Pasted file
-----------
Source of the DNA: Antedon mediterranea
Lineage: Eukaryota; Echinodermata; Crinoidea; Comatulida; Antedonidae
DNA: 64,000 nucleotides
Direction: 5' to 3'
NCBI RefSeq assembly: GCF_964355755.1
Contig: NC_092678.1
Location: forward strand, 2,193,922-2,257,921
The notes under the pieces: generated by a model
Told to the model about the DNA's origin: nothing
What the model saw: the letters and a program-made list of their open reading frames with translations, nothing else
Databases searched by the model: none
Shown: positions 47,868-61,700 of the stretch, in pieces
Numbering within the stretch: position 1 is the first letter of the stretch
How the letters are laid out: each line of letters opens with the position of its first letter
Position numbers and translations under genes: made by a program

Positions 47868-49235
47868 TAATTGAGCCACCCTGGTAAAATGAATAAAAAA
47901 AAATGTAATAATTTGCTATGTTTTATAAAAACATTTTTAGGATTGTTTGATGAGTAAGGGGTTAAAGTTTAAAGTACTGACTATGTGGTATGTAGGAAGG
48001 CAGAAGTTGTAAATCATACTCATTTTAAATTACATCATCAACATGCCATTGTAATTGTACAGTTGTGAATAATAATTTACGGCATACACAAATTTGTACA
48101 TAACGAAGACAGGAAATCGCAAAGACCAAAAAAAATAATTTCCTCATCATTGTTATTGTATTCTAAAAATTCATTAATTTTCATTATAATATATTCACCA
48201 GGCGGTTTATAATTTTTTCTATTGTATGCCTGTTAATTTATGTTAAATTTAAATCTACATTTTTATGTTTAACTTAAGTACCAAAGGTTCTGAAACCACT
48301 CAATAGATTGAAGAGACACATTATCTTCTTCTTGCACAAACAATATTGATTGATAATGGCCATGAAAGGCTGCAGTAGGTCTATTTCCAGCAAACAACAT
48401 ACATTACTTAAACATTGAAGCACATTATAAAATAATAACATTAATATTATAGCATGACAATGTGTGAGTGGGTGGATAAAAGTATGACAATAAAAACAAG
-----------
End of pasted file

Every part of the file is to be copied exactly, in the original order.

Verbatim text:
Source of the DNA: Antedon mediterranea
Lineage: Eukaryota; Echinodermata; Crinoidea; Comatulida; Antedonidae
DNA: 64,000 nucleotides
Direction: 5' to 3'
NCBI RefSeq assembly: GCF_964355755.1
Contig: NC_092678.1
Location: forward strand, 2,193,922-2,257,921
The notes under the pieces: generated by a model
Told to the model about the DNA's origin: nothing
What the model saw: the letters and a program-made list of their open reading frames with translations, nothing else
Databases searched by the model: none
Shown: positions 47,868-61,700 of the stretch, in pieces
Numbering within the stretch: position 1 is the first letter of the stretch
How the letters are laid out: each line of letters opens with the position of its first letter
Position numbers and translations under genes: made by a program

Positions 47868-49235
47868 TAATTGAGCCACCCTGGTAAAATGAATAAAAAA
47901 AAATGTAATAATTTGCTATGTTTTATAAAAACATTTTTAGGATTGTTTGATGAGTAAGGGGTTAAAGTTTAAAGTACTGACTATGTGGTATGTAGGAAGG
48001 CAGAAGTTGTAAATCATACTCATTTTAAATTACATCATCAACATGCCATTGTAATTGTACAGTTGTGAATAATAATTTACGGCATACACAAATTTGTACA
48101 TAACGAAGACAGGAAATCGCAAAGACCAAAAAAAATAATTTCCTCATCATTGTTATTGTATTCTAAAAATTCATTAATTTTCATTATAATATATTCACCA
48201 GGCGGTTTATAATTTTTTCTATTGTATGCCTGTTAATTTATGTTAAATTTAAATCTACATTTTTATGTTTAACTTAAGTACCAAAGGTTCTGAAACCACT
48301 CAATAGATTGAAGAGACACATTATCTTCTTCTTGCACAAACAATATTGATTGATAATGGCCATGAAAGGCTGCAGTAGGTCTATTTCCAGCAAACAACAT
48401 ACATTACTTAAACATTGAAGCACATTATAAAATAATAACATTAATATTATAGCATGACAATGTGTGAGTGGGTGGATAAAAGTATGACAATAAAAACAAG